Online Courses: 8 Tips for Mastering the Classroom of Tomorrow
Online courses are quickly becoming common-place in the life of a traditional (and non-traditional) college student. What once was a novelty reserved for electives is now a staple of major coursework on the path toward a degree.
High schools are even incorporating the online course into their daily routines. This trend will likely grow with time. In the following article, we’ll be discussing some of the advantages of online courses as well as offering our 8 tips for making the most of yours. Let’s log on!
The Advantages of an Online Course Are Clear
Some of us were just graduating college when the online course was in its infancy. Even then, we saw huge potential for it, especially those of us who’ve always considered ourselves “self-starters.”
After examining the phenomenon of the online course, 4Tests presents the six key advantages of attending one. We’ll cover each in some depth before telling you how to take your online course game to the next level. Here are the ways you benefit.
1. You Work at Your Own Pace
With an online course, you get to pick it up and leave it behind when you decide. Aside from the occasional check-in, the work is mostly independent. Of course, the caveat to this is that students who aren’t used to that type of freedom may waste valuable time and procrastinate. As long as you’re aware of the risk, though, you can avoid it.
2. Everything You Need Is Usually a Web Browser Away
Some classes weigh you down with 10-pound hardback books, binders, assigned reading from other books. You name it. It can feel like you’re getting a good workout simply walking to class. Online courses are different.
With an online course, you usually have everything you need digitally. It’s all easy to access from any electronic device or web browser. That doesn’t mean you’ll forgo the physical media. But you shouldn’t have to lug it across campus in a game of “beat the clock” any longer.
3. More Freedom to Choose
Online courses also give you greater freedom to choose where and what you end up studying. If you want to take a screenwriting course through the University of California-Los Angeles, you can do so with confidence. If you’d like to take a political studies course from Harvard University, knock yourself out.
That said, universities have their own stringent requirements for whether they’ll accept you as a student. But as long as they do, it’s possible to get the very best training in the world without leaving your home or apartment. As online courses increase in availability, this advantage will become more pronounced.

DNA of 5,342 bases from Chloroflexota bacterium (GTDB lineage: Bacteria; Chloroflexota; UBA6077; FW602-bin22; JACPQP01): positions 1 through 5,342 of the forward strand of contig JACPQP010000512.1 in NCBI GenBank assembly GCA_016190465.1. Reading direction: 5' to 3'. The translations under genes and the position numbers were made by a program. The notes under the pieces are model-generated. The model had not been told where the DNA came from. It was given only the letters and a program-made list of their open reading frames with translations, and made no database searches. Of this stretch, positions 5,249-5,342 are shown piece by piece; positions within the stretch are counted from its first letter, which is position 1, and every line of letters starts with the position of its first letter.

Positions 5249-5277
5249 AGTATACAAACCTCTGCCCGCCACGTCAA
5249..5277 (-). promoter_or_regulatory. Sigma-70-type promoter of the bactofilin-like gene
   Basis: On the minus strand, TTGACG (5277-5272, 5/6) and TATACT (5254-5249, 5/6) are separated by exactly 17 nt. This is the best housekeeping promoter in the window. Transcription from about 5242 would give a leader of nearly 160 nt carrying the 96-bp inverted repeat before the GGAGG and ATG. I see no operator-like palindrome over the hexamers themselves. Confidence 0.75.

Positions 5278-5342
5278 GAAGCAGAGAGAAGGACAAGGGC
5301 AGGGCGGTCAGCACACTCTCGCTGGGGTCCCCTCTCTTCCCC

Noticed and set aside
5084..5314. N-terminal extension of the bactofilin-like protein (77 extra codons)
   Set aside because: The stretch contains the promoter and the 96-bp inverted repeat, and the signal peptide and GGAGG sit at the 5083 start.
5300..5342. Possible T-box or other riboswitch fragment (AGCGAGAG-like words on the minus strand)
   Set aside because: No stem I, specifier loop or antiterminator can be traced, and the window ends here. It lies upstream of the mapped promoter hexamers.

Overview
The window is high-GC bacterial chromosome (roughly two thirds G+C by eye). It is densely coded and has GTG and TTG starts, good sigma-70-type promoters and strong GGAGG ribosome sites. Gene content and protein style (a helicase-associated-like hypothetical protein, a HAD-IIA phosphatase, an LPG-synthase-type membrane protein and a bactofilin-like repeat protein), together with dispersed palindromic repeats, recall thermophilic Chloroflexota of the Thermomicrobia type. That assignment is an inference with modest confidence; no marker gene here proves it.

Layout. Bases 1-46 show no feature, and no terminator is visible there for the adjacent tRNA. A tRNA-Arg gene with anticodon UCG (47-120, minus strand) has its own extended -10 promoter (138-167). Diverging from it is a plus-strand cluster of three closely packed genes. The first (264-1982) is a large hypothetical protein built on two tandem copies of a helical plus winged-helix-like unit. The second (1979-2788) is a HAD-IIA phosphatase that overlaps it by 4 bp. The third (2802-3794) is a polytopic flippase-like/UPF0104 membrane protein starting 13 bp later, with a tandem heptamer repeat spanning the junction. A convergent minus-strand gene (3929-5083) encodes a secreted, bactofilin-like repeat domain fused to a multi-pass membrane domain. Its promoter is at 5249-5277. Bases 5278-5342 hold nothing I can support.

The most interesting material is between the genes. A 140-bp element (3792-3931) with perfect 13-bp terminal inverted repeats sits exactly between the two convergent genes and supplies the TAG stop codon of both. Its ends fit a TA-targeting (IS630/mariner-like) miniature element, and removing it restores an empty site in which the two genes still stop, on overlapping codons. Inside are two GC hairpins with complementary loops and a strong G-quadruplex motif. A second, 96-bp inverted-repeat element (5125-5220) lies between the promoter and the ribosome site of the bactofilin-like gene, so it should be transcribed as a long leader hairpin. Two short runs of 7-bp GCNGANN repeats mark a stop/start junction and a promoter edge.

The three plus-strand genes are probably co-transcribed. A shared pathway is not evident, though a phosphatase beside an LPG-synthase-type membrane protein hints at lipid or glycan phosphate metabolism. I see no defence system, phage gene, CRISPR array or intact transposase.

4. Could End Up Lowering Education Costs
Education will always have costs associated with it. There is no getting around that. You have to pay the teachers and purchase resources needed for an adequate education. But there are many costs wrapped up in education that really do nothing to increase your understanding while placing a hefty price tag on your tuition bill.
Just think about every physical renovation that a university does. That has to be paid for somehow. And a university’s biggest source of funding is its students. But does an ornate clock tower really do anything to enhance your understanding of biology or [insert subject area here]? Of course not!
Online courses give us the chance to leave behind these unnecessary costs and make higher education of the future more affordable than ever before. It just needs more widespread adoption.
5. Allows You to Earn While You Learn More Easily
It’s very tough getting an employer to commit to you when you’ve got a specific class schedule you have to work around. The online course creates more flexibility by not tying you to specific hours. If you want to work your way through school and limit the amount that you borrow, you can get a job first and do your work in the off-hours.
Of course, going this route requires a certain amount of responsible thinking. No one is going to be there to make you balance your obligations. And there’s a temptation to chase after the quick dollars of a part-time job while letting school work fall by the wayside. So make sure you’re emotionally prepared for the challenge ahead.
6. Better Prepare You for the ‘Real World’
The so-called “real world” – that intimidating landscape of work and bills and independence – will not tell you to do your homework before you eat dinner or brush your teeth before bed. Online courses function in a more authentic way to the real world because they force you to keep up with responsibilities and pick up any slack without constantly being prodded to do so.
Any amount of career advancement will eventually require the employee to take initiative and succeed or fail on their own understanding. With an online course, you have to assume the roles of student, parent, and teacher to make sure everything gets done properly.
The 8 Tips
Now that we’ve covered the perks of taking an online course, it’s time to think about how you can make sure your experience is a good one. After all, you don’t want to use the online route as an “easy way out.” You want to truly get something out of it. And these 8 “do’s” will get you to the finish line with a high-quality education that’s virtually indistinguishable to the terrestrial classroom.
1. Work from a Good Connection